History of Christmas Carols

Instructor: Christopher Muscato

Chris has a master's degree in history and teaches at the University of Northern Colorado.

Christmas carols are a ubiquitous part of our society, but where do they come from? In this lesson, we'll explore the long history of this tradition and see how it turned into the custom we know today.

Christmas Carols

Between October and November of every year, American society becomes divided in one of our fundamental debates: when does the Christmas season actually begin? One common answer is this: when Christmas carols start playing on the radio. Christmas carols are popular songs traditionally devoted to the religious and secular celebration of the Christmas holiday, a day marked in Christian calendars to celebrate the birth of Jesus Christ. While we know and love these songs (at least until we get sick of hearing them everywhere), they once sounded quite different. In fact, the history of Christmas carols dates back thousands of years, back before nights were silent, bells jingled, and Santa Claus was coming to town.

Origins: Pagans and Romans

Christmas carols have origins in two very different traditions. The Christmas holiday is celebrated around the winter solstice not because this was historically believed to be the birth month of Christ, but because the early Church needed to turn pagan holidays into new ones. The winter solstice was a powerful pagan holiday in Europe, celebrated through drinking, dancing, and the loud singing of joyful and popular songs.

In the first centuries CE, the early Christian Church began co-opting pagan festivals and giving them religious structure. While the celebrations around the solstice remained, the nature of it changed. Pagan songs were replaced with Christian ones, sung in Latin by the clergy. The first recorded evidence we have of songs being performed specifically for this new holiday of Christmas appears from a Roman bishop in 129 CE. The song was called Angel's Hymn.

Medieval Carols

Christmas songs in Latin and by the clergy weren't very popular amongst the common people. They were only performed in church. As time went on, Christmas became less and less celebrated. It was a minor holiday, but it did have its traditions. One included getting a group of friends, and traveling from house to house singing songs. However, at the time, these songs were bawdy and lewd. If the homeowners were amused, they would reward the singers with cakes or treats. It's sort of a mix between caroling and trick-or-treating with origins in ancient pagan celebrations. The pagan element was lost, but the custom remained.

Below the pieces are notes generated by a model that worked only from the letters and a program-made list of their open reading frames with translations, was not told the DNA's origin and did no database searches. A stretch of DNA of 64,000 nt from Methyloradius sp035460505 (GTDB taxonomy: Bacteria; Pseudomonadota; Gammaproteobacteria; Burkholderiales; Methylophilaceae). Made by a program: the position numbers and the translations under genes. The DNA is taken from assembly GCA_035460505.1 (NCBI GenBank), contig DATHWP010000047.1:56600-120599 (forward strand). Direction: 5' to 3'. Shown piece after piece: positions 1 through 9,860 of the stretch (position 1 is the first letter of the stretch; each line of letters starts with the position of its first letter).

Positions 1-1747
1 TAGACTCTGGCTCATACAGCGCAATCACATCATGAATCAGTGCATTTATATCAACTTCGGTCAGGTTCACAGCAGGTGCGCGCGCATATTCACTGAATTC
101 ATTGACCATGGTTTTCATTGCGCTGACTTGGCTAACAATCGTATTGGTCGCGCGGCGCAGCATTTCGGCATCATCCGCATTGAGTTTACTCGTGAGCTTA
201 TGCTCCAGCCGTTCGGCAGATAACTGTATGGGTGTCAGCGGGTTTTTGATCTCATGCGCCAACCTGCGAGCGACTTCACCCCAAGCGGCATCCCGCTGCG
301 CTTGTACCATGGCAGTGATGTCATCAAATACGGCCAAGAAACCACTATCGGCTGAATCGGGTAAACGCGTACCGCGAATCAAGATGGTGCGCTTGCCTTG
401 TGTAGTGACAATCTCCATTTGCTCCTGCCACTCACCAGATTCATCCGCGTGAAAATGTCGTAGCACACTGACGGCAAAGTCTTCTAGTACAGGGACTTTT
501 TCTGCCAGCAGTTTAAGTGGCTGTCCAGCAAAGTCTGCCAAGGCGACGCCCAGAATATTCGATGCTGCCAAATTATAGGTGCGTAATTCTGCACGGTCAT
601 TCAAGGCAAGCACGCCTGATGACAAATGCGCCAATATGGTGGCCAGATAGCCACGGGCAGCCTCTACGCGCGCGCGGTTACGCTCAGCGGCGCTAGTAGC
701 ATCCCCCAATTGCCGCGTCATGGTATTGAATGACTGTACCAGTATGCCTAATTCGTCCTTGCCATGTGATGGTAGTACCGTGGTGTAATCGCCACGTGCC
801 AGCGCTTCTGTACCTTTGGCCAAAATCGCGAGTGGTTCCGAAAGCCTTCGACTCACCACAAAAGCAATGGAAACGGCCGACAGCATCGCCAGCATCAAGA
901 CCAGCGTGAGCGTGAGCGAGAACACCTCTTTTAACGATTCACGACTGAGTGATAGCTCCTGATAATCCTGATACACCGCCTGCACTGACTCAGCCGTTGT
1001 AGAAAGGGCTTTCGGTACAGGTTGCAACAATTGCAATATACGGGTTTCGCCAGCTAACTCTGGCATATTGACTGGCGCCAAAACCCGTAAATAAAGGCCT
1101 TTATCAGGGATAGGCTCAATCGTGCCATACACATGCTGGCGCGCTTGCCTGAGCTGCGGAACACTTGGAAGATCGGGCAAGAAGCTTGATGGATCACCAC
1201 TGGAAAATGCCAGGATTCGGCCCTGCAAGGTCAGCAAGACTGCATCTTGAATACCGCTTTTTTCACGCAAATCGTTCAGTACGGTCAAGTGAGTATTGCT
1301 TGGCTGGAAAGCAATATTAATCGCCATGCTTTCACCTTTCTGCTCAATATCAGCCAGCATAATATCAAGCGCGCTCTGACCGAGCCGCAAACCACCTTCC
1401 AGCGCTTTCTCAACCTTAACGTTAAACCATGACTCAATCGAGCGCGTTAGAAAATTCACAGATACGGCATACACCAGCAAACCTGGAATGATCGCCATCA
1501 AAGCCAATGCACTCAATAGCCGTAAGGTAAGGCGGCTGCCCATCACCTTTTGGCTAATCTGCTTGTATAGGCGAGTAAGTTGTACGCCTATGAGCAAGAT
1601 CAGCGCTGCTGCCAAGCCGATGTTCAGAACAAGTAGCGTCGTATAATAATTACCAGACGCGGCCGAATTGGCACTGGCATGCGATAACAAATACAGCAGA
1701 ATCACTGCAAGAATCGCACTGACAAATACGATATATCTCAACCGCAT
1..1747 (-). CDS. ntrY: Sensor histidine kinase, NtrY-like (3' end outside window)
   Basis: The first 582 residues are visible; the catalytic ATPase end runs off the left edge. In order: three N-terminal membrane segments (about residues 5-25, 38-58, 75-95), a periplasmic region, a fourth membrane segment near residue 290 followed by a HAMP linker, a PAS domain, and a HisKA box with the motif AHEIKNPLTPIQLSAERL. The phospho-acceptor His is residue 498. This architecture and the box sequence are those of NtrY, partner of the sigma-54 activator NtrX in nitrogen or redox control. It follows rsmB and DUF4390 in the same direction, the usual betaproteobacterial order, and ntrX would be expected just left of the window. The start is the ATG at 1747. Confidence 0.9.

This changed in the 13th century. In Italy, a friar named Francis of Assisi challenged pagan-based customs with nativity plays, musical narratives of Christ's birth. The music was entirely religious in nature, but this time it wasn't sung in Latin. St. Francis insisted that they were performed in the languages of the people. These joyful songs quickly spread across Europe to be sung in homes and with families. In England, traveling minstrels moved from village to village singing popular religious Christmas songs, with the occasional lewd ballad tossed in for entertainment.

According to tradition, Francis of Assisi developed the nativity scene to accompany the nativity plays

From Puritans to Victorians

The tradition of singing Christmas songs became common across Europe. At the time, it was called wassailing. Wassail was a mulled wine, so we can see that singing these songs was still associated with popular festivals and enjoyment. However, the tradition was treated differently in England after the nation separated from the Catholic Church. Christmas songs were seen by Puritans as too Catholic or too based in pagan customs. When the Puritans came to power in the 17th century, they attempted to abolish the practice of wassailing.

Wassailing remained popular in English villages, but it was not as public of a practice as it used to be until the 19th century. In 1840, the German Prince Albert married England's Queen Victoria. He brought with him several German customs, including the lively celebration of Christmas. This celebration, known as the Yuletide, included chopping down pine trees and covering them in candles, and popular music. The wassailing traditions of England were reinvigorated with enthusiasm, now known simply as caroling.

Caroling as we know it really emerged in the 19th century

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